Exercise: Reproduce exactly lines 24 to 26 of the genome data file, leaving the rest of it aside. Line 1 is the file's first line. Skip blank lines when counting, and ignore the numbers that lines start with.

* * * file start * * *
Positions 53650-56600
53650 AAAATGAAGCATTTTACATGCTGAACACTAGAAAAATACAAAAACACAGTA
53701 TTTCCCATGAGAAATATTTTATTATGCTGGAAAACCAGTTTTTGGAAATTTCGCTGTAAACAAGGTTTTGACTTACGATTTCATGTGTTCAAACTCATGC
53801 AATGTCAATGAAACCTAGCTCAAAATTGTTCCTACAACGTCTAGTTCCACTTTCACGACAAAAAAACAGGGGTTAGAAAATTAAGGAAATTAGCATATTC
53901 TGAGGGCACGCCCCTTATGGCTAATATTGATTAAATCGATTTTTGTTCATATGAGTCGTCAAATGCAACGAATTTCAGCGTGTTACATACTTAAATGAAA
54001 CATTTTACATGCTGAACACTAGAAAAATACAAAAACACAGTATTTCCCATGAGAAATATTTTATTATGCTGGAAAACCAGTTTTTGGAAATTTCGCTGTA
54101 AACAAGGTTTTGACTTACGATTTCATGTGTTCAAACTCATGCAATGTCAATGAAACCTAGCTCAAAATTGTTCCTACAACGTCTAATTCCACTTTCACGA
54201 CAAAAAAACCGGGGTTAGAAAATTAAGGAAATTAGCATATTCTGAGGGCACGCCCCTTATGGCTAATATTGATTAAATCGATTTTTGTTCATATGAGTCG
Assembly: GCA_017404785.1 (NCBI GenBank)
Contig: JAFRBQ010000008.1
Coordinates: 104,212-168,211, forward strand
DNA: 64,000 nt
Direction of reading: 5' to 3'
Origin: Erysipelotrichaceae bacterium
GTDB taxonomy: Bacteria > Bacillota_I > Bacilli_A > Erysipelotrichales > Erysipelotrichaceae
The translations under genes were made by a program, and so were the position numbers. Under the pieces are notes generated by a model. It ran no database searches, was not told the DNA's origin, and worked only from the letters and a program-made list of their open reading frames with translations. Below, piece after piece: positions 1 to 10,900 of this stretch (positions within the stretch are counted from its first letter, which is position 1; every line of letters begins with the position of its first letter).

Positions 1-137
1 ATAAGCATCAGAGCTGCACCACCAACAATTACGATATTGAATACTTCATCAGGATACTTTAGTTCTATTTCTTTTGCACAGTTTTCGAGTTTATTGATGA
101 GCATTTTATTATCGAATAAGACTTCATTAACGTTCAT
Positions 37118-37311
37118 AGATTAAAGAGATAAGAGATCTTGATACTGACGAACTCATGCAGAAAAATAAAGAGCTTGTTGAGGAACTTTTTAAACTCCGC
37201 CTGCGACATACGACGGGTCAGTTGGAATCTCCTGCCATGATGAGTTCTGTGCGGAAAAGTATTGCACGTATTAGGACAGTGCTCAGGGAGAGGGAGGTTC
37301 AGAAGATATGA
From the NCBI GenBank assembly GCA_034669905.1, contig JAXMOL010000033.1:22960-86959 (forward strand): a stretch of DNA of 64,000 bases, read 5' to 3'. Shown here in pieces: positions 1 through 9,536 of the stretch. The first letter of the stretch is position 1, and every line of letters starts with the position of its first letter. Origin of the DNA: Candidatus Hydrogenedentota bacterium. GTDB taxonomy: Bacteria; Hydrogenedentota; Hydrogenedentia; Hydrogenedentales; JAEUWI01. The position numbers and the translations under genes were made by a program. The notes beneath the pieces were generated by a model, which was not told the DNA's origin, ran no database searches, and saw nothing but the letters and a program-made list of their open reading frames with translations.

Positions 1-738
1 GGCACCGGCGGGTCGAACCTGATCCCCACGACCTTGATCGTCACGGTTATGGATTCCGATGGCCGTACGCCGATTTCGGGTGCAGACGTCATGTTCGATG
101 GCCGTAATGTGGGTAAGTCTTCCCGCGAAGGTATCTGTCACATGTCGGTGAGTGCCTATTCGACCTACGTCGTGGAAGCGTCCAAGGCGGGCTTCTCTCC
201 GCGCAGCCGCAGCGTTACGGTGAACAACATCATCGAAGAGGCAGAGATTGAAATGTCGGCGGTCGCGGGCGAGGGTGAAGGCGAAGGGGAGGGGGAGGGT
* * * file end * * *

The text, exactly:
From the NCBI GenBank assembly GCA_034669905.1, contig JAXMOL010000033.1:22960-86959 (forward strand): a stretch of DNA of 64,000 bases, read 5' to 3'. Shown here in pieces: positions 1 through 9,536 of the stretch. The first letter of the stretch is position 1, and every line of letters starts with the position of its first letter. Origin of the DNA: Candidatus Hydrogenedentota bacterium. GTDB taxonomy: Bacteria; Hydrogenedentota; Hydrogenedentia; Hydrogenedentales; JAEUWI01. The position numbers and the translations under genes were made by a program. The notes beneath the pieces were generated by a model, which was not told the DNA's origin, ran no database searches, and saw nothing but the letters and a program-made list of their open reading frames with translations.

Positions 1-738
1 GGCACCGGCGGGTCGAACCTGATCCCCACGACCTTGATCGTCACGGTTATGGATTCCGATGGCCGTACGCCGATTTCGGGTGCAGACGTCATGTTCGATG